Differential Diagnosis of Frontotemporal Dementia, Alzheimer's Disease, and Normal Aging Using a Multi-Scale Multi-Type Feature Generative Adversarial Deep Neural Network on Structural Magnetic Resonance Images

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Ma, D., Lu, D., Popuri, K., Wang, L., Beg, M. F., & Alzheimer’s Disease Neuroimaging Initiative. (2020). Differential Diagnosis of Frontotemporal Dementia, Alzheimer’s Disease, and Normal Aging Using a Multi-Scale Multi-Type Feature Generative Adversarial Deep Neural Network on Structural Magnetic Resonance Images. Frontiers in Neuroscience, 14, 853. https://doi.org/10.3389/fnins.2020.00853

Date created: 
DOI: 10.3389/fnins.2020.00853
Differential diagnosis
Magnetic resonance imaging
Generative adversarial network
Frontotemporal dementia (FTD)
Alzheimer's disease

Methods: Alzheimer's disease and Frontotemporal dementia are the first and third most common forms of dementia. Due to their similar clinical symptoms, they are easily misdiagnosed as each other even with sophisticated clinical guidelines. For disease-specific intervention and treatment, it is essential to develop a computer-aided system to improve the accuracy of their differential diagnosis. Recent advances in deep learning have delivered some of the best performance for medical image recognition tasks. However, its application to the differential diagnosis of AD and FTD pathology has not been explored.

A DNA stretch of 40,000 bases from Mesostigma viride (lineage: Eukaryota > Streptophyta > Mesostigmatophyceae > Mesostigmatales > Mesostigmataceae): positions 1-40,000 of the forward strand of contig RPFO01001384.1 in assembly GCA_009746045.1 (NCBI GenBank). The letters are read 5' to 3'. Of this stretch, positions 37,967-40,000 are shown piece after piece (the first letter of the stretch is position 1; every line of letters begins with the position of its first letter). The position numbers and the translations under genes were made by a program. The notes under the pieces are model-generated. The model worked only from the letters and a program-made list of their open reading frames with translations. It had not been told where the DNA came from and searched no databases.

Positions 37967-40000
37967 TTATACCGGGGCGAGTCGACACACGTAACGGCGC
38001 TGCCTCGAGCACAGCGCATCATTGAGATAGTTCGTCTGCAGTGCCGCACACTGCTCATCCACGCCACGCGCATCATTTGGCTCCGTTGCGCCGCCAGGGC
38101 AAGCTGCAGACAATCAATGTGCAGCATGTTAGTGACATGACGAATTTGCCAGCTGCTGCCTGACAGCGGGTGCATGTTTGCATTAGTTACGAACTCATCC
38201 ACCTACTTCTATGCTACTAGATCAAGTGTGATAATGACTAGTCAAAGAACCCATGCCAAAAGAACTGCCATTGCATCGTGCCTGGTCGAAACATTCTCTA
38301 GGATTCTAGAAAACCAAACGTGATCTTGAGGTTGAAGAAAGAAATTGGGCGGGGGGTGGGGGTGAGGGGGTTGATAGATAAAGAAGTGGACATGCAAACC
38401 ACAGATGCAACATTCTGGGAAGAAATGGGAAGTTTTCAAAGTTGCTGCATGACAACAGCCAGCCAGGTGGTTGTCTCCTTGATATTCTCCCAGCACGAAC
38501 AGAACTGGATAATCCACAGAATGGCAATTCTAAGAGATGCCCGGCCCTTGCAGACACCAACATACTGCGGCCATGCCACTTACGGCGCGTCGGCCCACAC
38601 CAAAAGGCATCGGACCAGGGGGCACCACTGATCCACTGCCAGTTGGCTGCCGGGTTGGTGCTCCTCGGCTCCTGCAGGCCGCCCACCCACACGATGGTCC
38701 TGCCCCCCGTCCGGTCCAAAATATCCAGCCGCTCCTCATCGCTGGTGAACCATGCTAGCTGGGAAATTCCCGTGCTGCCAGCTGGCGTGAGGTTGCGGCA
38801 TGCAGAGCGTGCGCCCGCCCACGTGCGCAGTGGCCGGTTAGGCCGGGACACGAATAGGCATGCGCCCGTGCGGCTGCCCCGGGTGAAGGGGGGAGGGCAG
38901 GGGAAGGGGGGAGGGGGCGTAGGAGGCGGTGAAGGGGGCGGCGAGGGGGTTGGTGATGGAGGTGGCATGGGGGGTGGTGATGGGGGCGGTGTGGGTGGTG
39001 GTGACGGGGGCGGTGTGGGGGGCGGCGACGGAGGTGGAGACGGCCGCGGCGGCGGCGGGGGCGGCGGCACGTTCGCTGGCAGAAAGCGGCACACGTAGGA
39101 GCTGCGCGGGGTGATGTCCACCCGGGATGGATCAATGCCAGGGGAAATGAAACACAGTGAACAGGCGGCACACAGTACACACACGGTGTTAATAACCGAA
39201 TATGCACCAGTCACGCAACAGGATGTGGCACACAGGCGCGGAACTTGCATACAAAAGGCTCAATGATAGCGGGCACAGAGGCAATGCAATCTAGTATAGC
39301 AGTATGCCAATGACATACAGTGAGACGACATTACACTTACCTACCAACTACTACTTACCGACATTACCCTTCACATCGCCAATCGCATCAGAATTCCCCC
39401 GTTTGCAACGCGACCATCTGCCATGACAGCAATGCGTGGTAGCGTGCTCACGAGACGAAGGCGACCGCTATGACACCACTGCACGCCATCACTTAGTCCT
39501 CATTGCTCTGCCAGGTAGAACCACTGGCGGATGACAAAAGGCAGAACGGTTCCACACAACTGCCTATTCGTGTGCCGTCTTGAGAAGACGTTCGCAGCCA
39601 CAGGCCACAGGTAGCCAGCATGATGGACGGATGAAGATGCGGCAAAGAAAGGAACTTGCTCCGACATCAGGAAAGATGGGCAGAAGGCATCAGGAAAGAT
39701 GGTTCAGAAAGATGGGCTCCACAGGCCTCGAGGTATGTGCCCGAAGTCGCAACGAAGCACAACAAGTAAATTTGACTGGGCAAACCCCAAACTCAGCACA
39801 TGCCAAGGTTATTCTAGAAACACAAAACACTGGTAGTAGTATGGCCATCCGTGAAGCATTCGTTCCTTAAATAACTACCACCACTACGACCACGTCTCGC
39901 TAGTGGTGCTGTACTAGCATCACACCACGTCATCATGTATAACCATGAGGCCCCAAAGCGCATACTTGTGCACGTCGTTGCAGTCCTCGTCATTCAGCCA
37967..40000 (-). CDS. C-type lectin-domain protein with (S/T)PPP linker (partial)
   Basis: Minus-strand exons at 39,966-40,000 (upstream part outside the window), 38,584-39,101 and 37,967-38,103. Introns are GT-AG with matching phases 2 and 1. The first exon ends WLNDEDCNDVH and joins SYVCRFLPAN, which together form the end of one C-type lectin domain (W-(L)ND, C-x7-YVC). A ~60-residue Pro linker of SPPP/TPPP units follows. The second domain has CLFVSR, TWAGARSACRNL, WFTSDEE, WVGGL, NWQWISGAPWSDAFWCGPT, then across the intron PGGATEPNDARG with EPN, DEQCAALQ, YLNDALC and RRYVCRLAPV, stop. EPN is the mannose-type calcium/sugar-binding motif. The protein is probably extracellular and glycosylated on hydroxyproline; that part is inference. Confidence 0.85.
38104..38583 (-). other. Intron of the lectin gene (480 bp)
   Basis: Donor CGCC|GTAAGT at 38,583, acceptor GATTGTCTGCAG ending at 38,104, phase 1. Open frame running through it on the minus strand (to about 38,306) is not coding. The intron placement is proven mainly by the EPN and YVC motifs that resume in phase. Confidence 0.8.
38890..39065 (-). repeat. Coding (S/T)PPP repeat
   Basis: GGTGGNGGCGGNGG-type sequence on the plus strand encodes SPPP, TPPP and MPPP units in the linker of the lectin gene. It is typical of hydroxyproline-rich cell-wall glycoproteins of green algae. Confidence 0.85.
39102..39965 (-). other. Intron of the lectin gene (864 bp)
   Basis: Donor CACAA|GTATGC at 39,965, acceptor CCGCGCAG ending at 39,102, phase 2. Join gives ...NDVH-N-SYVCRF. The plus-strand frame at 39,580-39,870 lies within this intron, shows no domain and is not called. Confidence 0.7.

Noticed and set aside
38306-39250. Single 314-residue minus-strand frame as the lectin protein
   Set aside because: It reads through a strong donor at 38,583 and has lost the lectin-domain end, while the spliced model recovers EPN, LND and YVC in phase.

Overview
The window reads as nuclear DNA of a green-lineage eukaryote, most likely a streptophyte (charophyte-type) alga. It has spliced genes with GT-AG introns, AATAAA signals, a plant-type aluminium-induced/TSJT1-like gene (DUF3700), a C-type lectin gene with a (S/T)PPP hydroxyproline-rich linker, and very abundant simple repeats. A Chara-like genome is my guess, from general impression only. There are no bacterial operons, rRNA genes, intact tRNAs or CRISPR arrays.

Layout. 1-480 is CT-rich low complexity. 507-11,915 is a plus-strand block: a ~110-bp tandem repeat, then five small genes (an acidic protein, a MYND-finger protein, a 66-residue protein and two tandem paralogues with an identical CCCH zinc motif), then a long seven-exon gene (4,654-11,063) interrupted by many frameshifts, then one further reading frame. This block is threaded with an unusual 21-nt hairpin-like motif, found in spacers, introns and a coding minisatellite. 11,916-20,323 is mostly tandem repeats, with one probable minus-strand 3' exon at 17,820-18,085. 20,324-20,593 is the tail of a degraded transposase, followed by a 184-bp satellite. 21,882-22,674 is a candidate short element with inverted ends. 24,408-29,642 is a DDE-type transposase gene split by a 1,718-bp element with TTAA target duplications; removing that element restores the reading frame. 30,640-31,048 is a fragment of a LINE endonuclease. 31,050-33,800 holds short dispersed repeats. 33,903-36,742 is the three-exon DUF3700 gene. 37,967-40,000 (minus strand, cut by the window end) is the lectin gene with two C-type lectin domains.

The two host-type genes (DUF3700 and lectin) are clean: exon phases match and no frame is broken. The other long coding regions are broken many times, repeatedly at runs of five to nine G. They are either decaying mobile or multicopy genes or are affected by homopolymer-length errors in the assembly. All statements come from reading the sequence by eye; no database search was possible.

Approach: In this study, we proposed a novel deep learning based framework to distinguish between brain images of normal aging individuals and subjects with AD and FTD. Specifically, we combined the multi-scale and multi-type MRI-base image features with Generative Adversarial Network data augmentation technique to improve the differential diagnosis accuracy.

Results: Each of the multi-scale, multitype, and data augmentation methods improved the ability for differential diagnosis for both AD and FTD. A 10-fold cross validation experiment performed on a large sample of 1,954 images using the proposed framework achieved a high overall accuracy of 88.28%.

Conclusions: The salient contributions of this study are three-fold: (1) our experiments demonstrate that the combination of multiple structural features extracted at different scales with our proposed deep neural network yields superior performance than individual features; (2) we show that the use of Generative Adversarial Network for data augmentation could further improve the discriminant ability of the network regarding challenging tasks such as differentiating dementia sub-types; (3) and finally, we show that ensemble classifier strategy could make the network more robust and stable.

Document type: 
Natural Sciences and Engineering Research Council of Canada (NSERC)
Canadian Institutes of Health Research (CIHR)
Michael Smith Foundation for Health Research (MSFHR)
Brain Canada
Pacific Alzheimer Research Foundation (PARF)
Alzheimer Society of Canada (Alzheimer Society Research Program)
National Institutes of Health
National Science Foundation